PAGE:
Understand your member benefit statement

Your Member Benefit Statement is a vital tool for retirement planning. Learn more with this guide.

Members with regular and public safety service

Some plan members have service as a regular member and as a correctional employee or ambulance paramedic (and in a handful of cases, all three!). This has implications for your statement.

Your annual Member benefit statement shows your information in several sections.

Your personal information

This includes:

  • Your name
  • Your Person ID number
  • Your date of birth
  • The date you began contributing to your pension
  • If you have a spouse, your spouse’s name and date of birth

You can review your personal information by signing in to My Account.

Your beneficiary

This shows the beneficiaries you have named for a pension benefit if you die before you retire. If you have a spouse, your spouse is automatically your beneficiary unless they sign a waiver.

You can update your beneficiary by signing in to My Account.

How to read the pension estimates in your statement

There are three things to know about the pension estimates in your statement:

  • The service and salary information is based on everything you have earned or accrued in the last fiscal year, up to March 31
  • The service projected into the future presumes you will continue to work in your current job, at your current pay, uninterrupted, until you retire
  • The earliest unreduced pension age you see listed is when you are eligible for an unreduced pension on all your service. This means if you have both public safety service and regular service in your work history, the regular service has a later early retirement age and that is the age you will see in your statement.

This section also shows estimates of your lifetime monthly pension if you stopped working last March 31 for a plan employer, left your contributions in the plan and retired on one of the dates listed.

If you decide to retire early, your age and your total contributory service are used to determine when you will qualify for an unreduced pension. The best way to see how different retirement ages affect your pension is to use your personalized pension estimator in My Account.

If you need help, please contact the plan.

Do you have a former spouse?

If you have a former spouse with a right to a share of your pension, they are known as a limited member. This is important to know because the service earned and pension benefits shown on your statement will include your former spouse’s share; therefore, your actual pension benefits will be less than those shown. For more information, visit Divorce and separation or contact us for details about your pension.

Your pensionable earnings and service

This section shows:

  • Your pensionable earnings—the portion of your salary used to determine your contributions to the plan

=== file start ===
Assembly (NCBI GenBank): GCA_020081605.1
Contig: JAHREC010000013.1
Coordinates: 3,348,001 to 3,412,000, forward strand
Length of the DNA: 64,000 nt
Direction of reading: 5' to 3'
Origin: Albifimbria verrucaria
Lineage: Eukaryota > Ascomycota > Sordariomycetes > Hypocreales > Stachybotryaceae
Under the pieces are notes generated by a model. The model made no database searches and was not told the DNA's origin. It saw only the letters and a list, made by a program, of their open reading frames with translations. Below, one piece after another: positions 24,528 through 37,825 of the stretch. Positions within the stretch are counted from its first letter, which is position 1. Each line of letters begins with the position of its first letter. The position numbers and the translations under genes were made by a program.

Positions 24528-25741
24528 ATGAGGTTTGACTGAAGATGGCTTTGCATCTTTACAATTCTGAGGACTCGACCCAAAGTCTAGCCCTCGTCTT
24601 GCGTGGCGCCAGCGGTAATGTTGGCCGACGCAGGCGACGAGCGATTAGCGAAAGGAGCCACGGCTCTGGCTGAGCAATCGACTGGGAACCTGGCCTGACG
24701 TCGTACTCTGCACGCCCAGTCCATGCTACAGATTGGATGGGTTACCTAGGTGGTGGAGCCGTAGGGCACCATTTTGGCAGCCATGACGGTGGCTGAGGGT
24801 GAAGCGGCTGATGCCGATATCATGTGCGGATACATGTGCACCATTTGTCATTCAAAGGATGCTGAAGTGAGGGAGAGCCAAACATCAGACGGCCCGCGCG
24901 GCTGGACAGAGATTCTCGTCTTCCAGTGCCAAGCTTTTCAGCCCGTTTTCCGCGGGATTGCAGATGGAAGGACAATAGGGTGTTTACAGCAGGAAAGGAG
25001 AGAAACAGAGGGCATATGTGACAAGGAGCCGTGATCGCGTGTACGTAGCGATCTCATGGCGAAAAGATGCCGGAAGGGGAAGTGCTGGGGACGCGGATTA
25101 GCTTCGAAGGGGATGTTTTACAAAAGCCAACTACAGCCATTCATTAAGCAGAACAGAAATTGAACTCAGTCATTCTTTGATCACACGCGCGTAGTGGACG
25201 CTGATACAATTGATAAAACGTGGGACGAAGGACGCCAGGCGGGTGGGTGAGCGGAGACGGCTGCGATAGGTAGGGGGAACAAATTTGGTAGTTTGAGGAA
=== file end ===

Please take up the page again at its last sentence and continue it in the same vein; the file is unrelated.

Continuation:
• Your pensionable service—your actual working time as a plan member over the plan’s fiscal year and since you began contributing to the plan (you earn one month of pensionable service for each full month of full-time work you complete)
  • Your contributory service—the number of months you and your employer contributed to the plan (you earn one month of contributory service for each month you contribute)

Your contributions

This shows the amount you have contributed, plus interest earned on contributions:

  • Over the plan’s fiscal year to March 31
  • Since you began contributing to the plan

Your contributions do not reflect the value of your pension. The value of your lifetime monthly pension is based on:

  • Your pensionable service
  • The average of your five highest years of salary (not necessarily the last five years)

Go to My Account to view your historical service and salary information (under the Statements tab). This will show your reported service by the employer, as well as any finalized purchases and reciprocal transfers.

Here is an example:

Meet Miriam

  • Miriam is currently working as a correctional officer. She has seven years of contributory service as a correctional officer, and five years of contributory service working as a regular member with the Province of BC.
  • This means Miriam has two types of service with two different sets of pension rules applying. Miriam’s earliest unreduced pension age is 60 on her statement. This is the age she is eligible for an unreduced pension on all her service.
  • It’s important to note that Miriam qualifies for an unreduced pension for her correctional service at age 55, but because her Member Benefit Statement states only a single date for the unreduced pension age, it uses the date she turns 60, as that is when she qualifies for an unreduced pension for her regular service.
  • Miriam could retire at 55, and the portion of her pension calculated for correctional service will be unreduced. But the portion of her pension as a regular member will be reduced.

Related documents for your member benefit statement

View an example of a Member's benefit statement